To get a better view of the Standings & Leaders, click on image.
This Week in the California League, November 26—December 2, 1900.
Games this week were scheduled on Thursday, Thanksgiving Day, November 29, and on Saturday and Sunday, December 1—December 2.
After rains swept the Pacific Slope over the past weekend, the league looked forward to finish up the season on a high note.
On Thanksgiving Day there were games in Sacramento and at Rec Park.
At Oak Park in Sacramento, the Gilt Edges won by a 10-3 score over second place San Francisco. Jay Hughes won another game, and Tom Fitzpatrick took the loss. Demon Doyle hit a home run, though almost nobody saw it: “The game merits no description,” wrote the Examiner reporter, “The day was dark and dreary, but several hundred cranks kept warm and staved off pneumonia by yelling at and joshing “Uncle Hank’s” [owner Henry Harris] hirelings as they vainly endeavored to overcome the tide of defeat…”
The game at Rec was battle of two halves: Oakland winning 5-0 contest through five innings, and Stockton scoring seven in the remaining four frames. Unfortunately for Oakland all nine innings had to be counted together, and Stockton prevailed 7-6. Chief Borchers pitched the complete-game loss for Oakland. Youngy Johnson pitched the first part of the game, but was relived by George Babbitt in the sixth, and who picked up the win.
On Saturday, December 1, both games were called early because of darkness, in San Francisco after eight innings, and in Sacramento after seven.
In San Francisco, Oakland and San Francisco faced off, with Ham Iburg and Doc Moskiman pitching, but not a well-pitched game. The final score at dark: 6-6. Abe Arellanes, second baseman for the Dudes, went 3 for 5, including a double and a home run.
At the state capital, Sacramento walloped Stockton 9-1. Demon Doyle beating Manager George Harper.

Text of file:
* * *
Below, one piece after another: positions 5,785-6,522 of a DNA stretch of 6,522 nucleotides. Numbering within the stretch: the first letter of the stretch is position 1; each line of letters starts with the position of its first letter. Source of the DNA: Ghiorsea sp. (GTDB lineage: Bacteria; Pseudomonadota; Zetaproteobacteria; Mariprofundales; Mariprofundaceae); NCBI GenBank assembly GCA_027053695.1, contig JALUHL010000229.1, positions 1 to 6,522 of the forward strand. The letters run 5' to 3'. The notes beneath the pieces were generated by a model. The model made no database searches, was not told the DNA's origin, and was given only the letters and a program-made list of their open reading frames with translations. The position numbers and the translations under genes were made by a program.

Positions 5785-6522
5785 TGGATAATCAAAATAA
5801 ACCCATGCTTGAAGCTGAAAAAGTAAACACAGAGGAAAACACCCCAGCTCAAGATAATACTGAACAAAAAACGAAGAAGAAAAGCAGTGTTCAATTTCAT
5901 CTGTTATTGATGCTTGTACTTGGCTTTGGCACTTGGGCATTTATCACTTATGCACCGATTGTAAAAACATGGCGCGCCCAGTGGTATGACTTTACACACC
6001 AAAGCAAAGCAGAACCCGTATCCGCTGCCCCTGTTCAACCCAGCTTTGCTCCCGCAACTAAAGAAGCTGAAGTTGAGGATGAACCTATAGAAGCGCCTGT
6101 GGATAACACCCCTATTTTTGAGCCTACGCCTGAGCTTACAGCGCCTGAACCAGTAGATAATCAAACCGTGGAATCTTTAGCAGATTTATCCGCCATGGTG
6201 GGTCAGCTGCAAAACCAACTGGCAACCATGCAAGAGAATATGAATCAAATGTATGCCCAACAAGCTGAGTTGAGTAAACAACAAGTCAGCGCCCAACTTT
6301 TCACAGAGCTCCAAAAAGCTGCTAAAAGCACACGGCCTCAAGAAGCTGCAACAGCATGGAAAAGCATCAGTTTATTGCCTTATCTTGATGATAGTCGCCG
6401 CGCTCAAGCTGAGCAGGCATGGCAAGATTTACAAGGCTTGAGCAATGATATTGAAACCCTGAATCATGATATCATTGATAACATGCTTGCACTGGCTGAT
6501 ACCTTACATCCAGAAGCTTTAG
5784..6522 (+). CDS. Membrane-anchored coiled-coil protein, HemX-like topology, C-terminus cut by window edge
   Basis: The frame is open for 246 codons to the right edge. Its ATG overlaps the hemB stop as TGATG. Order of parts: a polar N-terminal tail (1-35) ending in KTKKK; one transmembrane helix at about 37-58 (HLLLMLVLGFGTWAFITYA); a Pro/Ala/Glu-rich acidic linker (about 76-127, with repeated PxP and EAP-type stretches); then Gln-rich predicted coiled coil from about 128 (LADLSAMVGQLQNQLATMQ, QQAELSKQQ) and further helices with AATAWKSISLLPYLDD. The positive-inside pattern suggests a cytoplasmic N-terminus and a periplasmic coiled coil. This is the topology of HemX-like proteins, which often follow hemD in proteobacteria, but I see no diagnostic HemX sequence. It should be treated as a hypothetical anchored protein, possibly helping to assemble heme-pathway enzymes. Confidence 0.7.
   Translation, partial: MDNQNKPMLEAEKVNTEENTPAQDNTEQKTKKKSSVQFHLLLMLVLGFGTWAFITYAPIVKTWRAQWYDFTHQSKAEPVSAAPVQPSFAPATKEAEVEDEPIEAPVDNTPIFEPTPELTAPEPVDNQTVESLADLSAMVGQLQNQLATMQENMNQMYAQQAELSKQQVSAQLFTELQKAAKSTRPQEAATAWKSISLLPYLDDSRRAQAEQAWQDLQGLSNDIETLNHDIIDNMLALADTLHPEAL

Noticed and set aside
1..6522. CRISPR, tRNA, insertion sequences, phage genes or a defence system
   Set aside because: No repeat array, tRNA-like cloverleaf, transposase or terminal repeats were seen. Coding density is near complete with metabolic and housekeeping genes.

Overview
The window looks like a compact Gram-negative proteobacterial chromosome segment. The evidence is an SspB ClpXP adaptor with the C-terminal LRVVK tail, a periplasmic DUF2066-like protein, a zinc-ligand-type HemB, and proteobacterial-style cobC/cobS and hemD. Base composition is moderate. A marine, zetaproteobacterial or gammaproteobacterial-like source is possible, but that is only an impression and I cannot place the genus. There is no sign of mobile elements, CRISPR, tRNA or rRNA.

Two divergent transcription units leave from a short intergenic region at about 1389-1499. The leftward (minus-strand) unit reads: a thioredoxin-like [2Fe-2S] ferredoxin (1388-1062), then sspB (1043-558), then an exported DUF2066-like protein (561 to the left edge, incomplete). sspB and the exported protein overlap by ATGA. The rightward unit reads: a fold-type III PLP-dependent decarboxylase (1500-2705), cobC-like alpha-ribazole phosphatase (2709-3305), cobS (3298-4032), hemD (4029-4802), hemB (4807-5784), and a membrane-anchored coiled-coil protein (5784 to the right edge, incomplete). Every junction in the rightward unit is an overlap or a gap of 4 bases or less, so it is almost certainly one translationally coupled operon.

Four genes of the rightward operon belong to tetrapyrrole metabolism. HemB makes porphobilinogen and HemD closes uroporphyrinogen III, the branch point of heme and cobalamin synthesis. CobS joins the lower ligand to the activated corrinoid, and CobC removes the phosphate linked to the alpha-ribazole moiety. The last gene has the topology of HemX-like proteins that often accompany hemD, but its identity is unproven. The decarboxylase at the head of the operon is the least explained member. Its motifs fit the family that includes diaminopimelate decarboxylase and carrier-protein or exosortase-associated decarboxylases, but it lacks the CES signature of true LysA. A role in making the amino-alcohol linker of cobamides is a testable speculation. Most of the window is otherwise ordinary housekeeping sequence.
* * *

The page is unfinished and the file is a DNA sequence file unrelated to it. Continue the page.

The final game of the season, had local boy Jay Hughes pitch one of his best outing of the season, giving up but three hits a not a run. Youngy Johnson pitched for the Pirates, and gave up five runs on seven hits.
The last game in Oakland, saw the home club prevail over San Francisco, 6-5, with Chief Borchers and Tom Fitzpatrick facing each other. Borchers gave up five runs on nine hits; Fitzpatrick, six run on only five hits, runs being the more important number.
In the final game of the season, at Rec Park, San Francisco sent former major leaguer Phil Knell out to face Doc Moskiman, who had pitched the day before in that 6-6 tie.
After three innings, the game stood at 3-2 in San Francisco’s favor. Then Moskiman settled down, giving up no more runs the rest of the way. Lefty Knell, on the other hand, gave up three runs in the fourth inning, making the score 5-3 Oakland. At that point, Hienie Krug went in and pitched fine ball until the eighth, when he gave up a pair of runs. Final score 7-3. And that brought the curtain down on the 1900 season.
John Spalding, In Always on Sunday, summed up the 1900 California League season with a quote from the San Francisco Chronicle:
“Base Ball in California has reached a popularity unknown in fully 10 years,” the Chronicle said. “There are thousands of people in San Francisco who delight to witness clean and scientific ball playing.”
The newspaper proclaimed the season the most successful since 1889.